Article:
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Sweet Sites: Our Favorite Family-Friendly State Parks

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The Johnson-Resmer family and friends, 2008-2017 - COURTESY OF CATHY RESMER
  • courtesy of cathy resmer
  • The Johnson-Resmer family and friends, 2008-2017

My partner, Ann-Elise, and I were committed campers before we had kids. The arrival of our son, now 11, and daughter, now 9, didn't slow us down for long. Graham was 5 months old when he first slept in a tent with us; we added Ivy to our annual remote camping excursion at just 5 weeks.

Those early trips exhausted and challenged us all, but through trial and error, we figured some things out. For starters, planning a successful trip begins with finding a good place to camp. We're partial to Vermont's state parks. Vermont's 40 state park campgrounds offer access to the outdoors at a fraction of the cost of a hotel room or vacation home rental — a single-night stay at a tent site costs just $18; lean-tos go for $25; the rates for prime waterfront locations are $2 higher. Some parks also offer pricier cabins and cottages.

All of Vermont's state parks welcome children, but over the years, we've found some that seem ideally suited for them. Here are a few of our faves, along with some tips gleaned from our experiences. Find a full list of parks at vtstateparks.com.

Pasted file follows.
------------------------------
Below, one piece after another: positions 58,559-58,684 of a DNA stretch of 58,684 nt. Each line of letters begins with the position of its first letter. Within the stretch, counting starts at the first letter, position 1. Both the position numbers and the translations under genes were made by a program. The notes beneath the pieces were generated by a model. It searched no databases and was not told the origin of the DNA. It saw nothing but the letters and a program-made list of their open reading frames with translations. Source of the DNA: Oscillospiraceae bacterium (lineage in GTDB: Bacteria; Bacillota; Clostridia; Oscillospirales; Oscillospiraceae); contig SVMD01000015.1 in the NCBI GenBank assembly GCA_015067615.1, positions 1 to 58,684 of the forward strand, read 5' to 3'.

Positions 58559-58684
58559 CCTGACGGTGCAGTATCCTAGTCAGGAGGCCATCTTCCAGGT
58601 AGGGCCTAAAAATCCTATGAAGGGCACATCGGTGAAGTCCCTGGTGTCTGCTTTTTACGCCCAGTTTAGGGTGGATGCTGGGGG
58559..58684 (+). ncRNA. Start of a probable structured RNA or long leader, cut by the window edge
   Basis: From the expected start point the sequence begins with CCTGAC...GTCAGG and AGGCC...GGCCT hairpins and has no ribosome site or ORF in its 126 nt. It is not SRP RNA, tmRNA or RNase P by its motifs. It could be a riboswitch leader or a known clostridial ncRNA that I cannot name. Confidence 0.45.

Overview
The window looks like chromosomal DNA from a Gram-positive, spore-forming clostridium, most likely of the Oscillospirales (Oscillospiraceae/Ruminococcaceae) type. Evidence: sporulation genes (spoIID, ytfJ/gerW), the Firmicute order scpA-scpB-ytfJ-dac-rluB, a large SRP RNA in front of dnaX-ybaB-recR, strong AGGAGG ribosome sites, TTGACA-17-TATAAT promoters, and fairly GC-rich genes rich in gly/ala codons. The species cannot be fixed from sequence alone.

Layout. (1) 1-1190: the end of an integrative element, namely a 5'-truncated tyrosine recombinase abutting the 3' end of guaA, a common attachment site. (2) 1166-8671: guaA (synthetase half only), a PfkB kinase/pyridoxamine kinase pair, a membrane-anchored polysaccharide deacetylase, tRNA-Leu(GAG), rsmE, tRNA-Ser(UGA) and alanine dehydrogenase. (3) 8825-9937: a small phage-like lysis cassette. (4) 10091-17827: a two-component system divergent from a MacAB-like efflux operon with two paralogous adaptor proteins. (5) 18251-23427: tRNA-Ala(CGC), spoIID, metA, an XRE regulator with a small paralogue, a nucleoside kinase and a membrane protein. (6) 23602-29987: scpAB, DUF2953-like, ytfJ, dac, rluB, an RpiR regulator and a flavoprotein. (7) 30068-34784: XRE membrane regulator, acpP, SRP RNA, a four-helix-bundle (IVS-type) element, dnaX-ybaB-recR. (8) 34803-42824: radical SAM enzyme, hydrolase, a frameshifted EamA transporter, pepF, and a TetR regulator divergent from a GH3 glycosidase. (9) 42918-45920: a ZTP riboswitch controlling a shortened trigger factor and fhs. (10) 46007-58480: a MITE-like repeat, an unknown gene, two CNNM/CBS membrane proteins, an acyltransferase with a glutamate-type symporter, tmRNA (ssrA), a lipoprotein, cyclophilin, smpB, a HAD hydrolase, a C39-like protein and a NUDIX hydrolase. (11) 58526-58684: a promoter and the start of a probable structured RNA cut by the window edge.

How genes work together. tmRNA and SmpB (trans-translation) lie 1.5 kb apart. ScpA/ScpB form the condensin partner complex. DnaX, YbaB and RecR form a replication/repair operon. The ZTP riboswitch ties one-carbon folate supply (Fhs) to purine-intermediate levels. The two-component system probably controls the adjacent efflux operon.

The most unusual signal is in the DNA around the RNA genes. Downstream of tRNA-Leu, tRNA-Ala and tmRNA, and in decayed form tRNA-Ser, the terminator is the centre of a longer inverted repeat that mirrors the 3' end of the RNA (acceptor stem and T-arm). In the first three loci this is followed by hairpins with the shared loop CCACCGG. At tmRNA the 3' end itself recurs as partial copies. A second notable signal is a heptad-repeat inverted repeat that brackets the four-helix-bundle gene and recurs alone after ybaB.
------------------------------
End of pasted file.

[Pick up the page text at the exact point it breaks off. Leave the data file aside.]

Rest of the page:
1. Grand Isle State Park:

The Johnson-Resmer family and friends, 2008-2017 - COURTESY OF CATHY RESMER
  • courtesy of cathy resmer
  • The Johnson-Resmer family and friends, 2008-2017

About 30 minutes from Burlington, Grand Isle is our go-to choice for a quick getaway; we sometimes stop for creemees at Seb's Snack Bar in South Hero on the way there. The park's 226 acres include a nature center and a rocky beach with a stunning view of the Vermont shoreline. A stand of trees near the playground conceals a small clearing that makes an excellent secret clubhouse or fort.

2. Elmore State Park:

The Johnson-Resmer family and friends, 2008-2017 - COURTESY OF CATHY RESMER
  • courtesy of cathy resmer
  • The Johnson-Resmer family and friends, 2008-2017

This Lamoille County gem boasts hiking trails and a sandy beach. The two moderately challenging routes up Elmore Mountain lead to a spectacular view at the top — and a rickety fire tower that will terrify helicopter parents or anyone with the slightest fear of heights. On our last trip, we tried the shorter Mountain Brook Nature Trail, a half-mile loop that crosses a stream and includes stations explaining the natural and cultural history of the area. The kids were intrigued by a water storage building along the route; like the Lake Elmore beach house, it was constructed by members of the Civilian Conservation Corps during the Great Depression. Another find this year: the amazing Fire Tower Pizza, available at the Elmore Store. We called ahead on a Friday evening, and it was ready for us when we pulled up — a splurge worth every penny.